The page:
There are friends who support me and love me no matter what my choice is, and to them I am thankful. I can only hope that Allah (swt) draws them nearer to Him. However, what I was surprised to find out of these friends is the complete lack of knowledge about Islam, and oftentimes about their own religions as well. I was ignorant about Islam before converting, but I had not thought that all of my friends would be equally as ignorant about Islam and their own religions!

It is my biggest honor in life to be Muslim. It is my second biggest honor to explain Islam to others. I am thankful that people feel comfortable enough around me at a grocery store, or in line at Subway, or at my office, or at the park to ask me about my faith, I just hope that I am eloquent and intelligent enough to speak for my faith.

There’s nothing I love talking about more than what we believe in and why we believe in it. I cannot force others to believe in Islam: “Let there be no compulsion in religion: Truth stands out clear from Error” (Qur’an 2.256). However, I can educate people who do not know what Islam is about the basic beliefs. I cannot teach faith, that is only in the heart and that is only between you and Allah (swt), but I can teach religion and His message. This teaching, or dawah, is a critical part of Islam. Islam does not belong to us, it belongs to all of mankind. Islam, and the Prophet (saws) are a mercy for the entire world.

I have been told to “go back where I came from” in a WalMart parking lot (to which I responded, “I’m from Cleveland!”). I have been told to “shut up” while eating ice cream with Muslim friends for no reason. I have had people make sure their children did not walk anywhere near me at restaurants. I have had people tell me that Jesus loves me (to which I responded, “I love him too!”). I have had a woman tell me she feels bad for the way I dress when I was wearing a long dress and turtleneck and she was wearing a tube top and mini skirt (to which I responded, “honey, I feel even worse for you”). And, I have had parents tell their children the reason I was wearing hijab is because I have cancer. And that is perfectly fine. If these people knew the peace we had in our hearts, they would be fighting us for that.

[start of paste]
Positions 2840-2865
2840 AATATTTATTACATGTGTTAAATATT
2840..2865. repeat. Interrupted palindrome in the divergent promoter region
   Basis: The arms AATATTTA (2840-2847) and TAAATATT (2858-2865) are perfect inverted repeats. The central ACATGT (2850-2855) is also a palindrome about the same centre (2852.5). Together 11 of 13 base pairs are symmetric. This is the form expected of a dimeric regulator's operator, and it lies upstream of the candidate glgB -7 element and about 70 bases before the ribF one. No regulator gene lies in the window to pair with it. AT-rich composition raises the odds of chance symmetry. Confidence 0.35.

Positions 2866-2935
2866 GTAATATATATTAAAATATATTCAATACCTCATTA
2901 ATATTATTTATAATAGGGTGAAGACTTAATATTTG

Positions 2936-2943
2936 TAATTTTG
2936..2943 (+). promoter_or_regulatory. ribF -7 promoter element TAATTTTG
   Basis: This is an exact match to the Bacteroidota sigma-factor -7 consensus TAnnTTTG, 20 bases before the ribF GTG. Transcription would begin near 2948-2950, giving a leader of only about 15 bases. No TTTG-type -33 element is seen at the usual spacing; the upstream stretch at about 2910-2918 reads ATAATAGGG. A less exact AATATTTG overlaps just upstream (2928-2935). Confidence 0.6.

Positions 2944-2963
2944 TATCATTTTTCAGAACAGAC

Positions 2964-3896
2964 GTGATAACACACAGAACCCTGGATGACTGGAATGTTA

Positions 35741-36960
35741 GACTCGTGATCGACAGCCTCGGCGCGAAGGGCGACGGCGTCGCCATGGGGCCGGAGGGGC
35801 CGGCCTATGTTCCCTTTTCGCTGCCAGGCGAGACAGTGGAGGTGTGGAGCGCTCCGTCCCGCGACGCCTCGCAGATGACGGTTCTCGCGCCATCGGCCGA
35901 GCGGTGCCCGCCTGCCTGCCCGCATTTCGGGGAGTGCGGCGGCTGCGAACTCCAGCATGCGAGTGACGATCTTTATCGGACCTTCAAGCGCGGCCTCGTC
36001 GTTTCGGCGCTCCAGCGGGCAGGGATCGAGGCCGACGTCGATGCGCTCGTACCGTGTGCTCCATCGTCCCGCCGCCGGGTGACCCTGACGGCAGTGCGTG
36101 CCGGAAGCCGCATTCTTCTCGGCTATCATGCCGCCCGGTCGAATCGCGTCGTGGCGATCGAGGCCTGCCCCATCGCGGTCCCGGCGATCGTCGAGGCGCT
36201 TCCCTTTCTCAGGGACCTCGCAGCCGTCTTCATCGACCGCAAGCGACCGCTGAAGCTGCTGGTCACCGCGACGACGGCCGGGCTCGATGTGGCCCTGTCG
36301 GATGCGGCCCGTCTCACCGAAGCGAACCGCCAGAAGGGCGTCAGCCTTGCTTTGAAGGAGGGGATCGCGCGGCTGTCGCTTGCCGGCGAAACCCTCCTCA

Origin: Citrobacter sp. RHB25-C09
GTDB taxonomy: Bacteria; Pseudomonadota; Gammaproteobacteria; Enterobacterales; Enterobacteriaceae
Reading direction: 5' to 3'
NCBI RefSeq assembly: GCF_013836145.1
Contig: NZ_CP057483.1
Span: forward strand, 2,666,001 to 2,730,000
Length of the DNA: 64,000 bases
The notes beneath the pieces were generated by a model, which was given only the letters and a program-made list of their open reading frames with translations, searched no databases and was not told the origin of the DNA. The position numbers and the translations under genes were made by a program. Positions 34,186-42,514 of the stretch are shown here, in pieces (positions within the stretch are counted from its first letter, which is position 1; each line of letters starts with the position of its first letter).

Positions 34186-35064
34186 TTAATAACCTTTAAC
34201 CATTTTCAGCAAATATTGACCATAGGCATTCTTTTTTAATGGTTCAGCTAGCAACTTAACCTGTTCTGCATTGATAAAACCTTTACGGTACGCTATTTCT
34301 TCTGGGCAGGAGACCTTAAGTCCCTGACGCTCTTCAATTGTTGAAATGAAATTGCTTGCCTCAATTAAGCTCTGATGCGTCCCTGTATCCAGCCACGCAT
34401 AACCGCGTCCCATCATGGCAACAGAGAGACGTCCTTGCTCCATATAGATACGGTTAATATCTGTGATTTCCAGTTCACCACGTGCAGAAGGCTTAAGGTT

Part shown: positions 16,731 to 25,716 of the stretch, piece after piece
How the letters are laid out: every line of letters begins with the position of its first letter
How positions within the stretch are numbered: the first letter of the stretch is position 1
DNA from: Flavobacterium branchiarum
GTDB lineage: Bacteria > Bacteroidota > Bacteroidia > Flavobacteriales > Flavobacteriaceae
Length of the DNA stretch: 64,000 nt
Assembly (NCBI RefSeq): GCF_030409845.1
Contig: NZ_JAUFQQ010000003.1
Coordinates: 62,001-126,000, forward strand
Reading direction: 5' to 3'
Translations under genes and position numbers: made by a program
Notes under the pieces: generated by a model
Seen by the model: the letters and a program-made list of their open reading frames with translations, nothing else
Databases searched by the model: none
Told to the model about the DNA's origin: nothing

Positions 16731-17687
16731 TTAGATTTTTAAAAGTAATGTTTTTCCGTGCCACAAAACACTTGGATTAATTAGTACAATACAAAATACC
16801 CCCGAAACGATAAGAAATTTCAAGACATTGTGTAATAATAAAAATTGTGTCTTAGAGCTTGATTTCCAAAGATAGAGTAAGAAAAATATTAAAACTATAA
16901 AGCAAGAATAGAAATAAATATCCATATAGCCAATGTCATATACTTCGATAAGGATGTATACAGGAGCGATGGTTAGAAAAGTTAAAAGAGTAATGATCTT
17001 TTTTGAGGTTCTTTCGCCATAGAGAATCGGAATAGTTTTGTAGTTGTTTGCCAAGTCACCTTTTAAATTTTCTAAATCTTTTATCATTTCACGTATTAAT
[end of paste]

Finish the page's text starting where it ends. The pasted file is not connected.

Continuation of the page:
I hope to teach people more about our religion, and I hope that more people are open minded enough to learn, and I hope that I continue learning forever. I encourage the Muslim population to get to know people from different cultures and religions and explain ours. There’s no need to fight, but how beautiful is it that we would speak for ourselves instead of letting others speak for us. May Allah (swt) continue blessing us with the bounty of iman, and inshaAllah (God willing) we will all draw each other nearer to Allah.
“To Him we belong and to Him we shall return.” (Qur’an 2.156)


Please check out more of these stories at the excellent intiative MyfellowAmerican.


  1. Masha'Allah Sister!!! I'm so proud of you. Your story brought tears to my eyes... because like you I converted to Islam alhamdulillah for similar reasons!!! but I only said my shahada alone... do i need to say it infront of a masjid too? I'm still very new to this (like you its been a few months) but i want to learn more! I will be following your blog :)


  2. WOW your words are great. im a muslim all my life hamdiallah but i have had past experiences with really ridiculous comments. i work as a medical assistant and i have had a handfull of patients think im a terrorist, i am evil and no good or that i carry bombs in my pockets. it did upset me but i thought about it and said wow....i really REALLY feel bad for them.
    thanks for writing that. your awesome girl